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The Dark House

George Manville Fenn

Book Overview: 

An extremely wealthy but reclusive man has died, leaving an eccentric will which hints at great riches hidden somewhere in the house. Most of the people at the reading of the will did not know the deceased in person, but had received kindnesses from him, for instance by the payment of school and university fees. The principal beneficiary, a great-nephew, also did not know him. The only two people who really knew him were the old lawyer who dealt with his affairs, and an old Indian servant. Yet when the will had been read, and they all went to where the treasure–gold, jewels and bank-notes–were supposed to be hidden, nothing could be found.

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Book Excerpt: 
. . .He told me himself,” continued the old lawyer, “that he had never seen either Miss Lawrence or Mr Paul Capel.”

Lydia murmured an assent.

“No,” said Capel, who felt a curious oppression at the chest, “I never saw my great uncle. I never even heard from or wrote to him.”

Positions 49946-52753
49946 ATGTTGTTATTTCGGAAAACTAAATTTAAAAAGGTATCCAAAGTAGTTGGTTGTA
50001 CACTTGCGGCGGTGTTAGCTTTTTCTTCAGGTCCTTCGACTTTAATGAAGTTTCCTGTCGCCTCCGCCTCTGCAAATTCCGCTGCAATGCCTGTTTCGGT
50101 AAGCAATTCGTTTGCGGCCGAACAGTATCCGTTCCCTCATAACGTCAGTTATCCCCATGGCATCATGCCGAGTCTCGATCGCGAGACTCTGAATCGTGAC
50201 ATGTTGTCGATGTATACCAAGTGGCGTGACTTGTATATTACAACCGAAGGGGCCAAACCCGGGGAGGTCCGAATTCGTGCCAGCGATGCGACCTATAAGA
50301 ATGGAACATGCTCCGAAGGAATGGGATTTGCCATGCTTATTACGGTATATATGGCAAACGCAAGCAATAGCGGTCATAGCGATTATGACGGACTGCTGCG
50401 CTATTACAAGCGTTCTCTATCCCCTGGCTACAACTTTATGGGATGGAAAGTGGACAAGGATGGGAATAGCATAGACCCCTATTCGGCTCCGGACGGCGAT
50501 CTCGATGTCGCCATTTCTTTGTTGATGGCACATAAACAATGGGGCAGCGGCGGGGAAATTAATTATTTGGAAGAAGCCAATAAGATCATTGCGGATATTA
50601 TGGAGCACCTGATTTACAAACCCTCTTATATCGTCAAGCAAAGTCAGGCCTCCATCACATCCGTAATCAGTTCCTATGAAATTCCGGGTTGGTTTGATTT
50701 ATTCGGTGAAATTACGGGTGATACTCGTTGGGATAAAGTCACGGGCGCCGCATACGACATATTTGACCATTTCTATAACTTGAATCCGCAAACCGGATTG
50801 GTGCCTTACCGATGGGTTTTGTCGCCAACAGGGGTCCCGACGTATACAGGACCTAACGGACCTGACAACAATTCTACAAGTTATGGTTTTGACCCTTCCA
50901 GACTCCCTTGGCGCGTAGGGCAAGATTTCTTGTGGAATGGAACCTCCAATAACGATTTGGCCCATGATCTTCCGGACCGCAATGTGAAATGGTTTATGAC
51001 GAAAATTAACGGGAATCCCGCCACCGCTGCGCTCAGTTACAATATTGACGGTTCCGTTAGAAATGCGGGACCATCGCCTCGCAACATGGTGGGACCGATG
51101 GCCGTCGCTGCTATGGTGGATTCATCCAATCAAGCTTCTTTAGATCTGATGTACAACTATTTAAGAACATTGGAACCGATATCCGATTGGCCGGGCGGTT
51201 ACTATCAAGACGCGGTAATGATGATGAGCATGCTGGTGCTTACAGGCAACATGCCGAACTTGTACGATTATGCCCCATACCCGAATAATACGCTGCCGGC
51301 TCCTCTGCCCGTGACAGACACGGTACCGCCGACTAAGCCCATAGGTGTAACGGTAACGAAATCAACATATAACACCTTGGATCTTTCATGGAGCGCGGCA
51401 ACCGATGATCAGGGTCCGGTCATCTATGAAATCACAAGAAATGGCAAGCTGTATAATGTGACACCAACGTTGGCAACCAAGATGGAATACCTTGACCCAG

“May I ask why?”

“I knew he was reported to be immensely rich, and—well, I felt that he might think I was trying to curry favour.”

“Let me see, Mr Artis, I think the deceased did pay your debts?”

“Is this meant for an insult, sir?”

“No, sir; it was a business-like defence of my old friend’s memory. To proceed:—

“To Lydia Alicia Lawrence, my grand-niece, twenty-five thousand pounds, free of duty, the same to be invested in Consols, and if she marries, to be secured by marriage settlements to herself and children.”

There was a b. . . Read More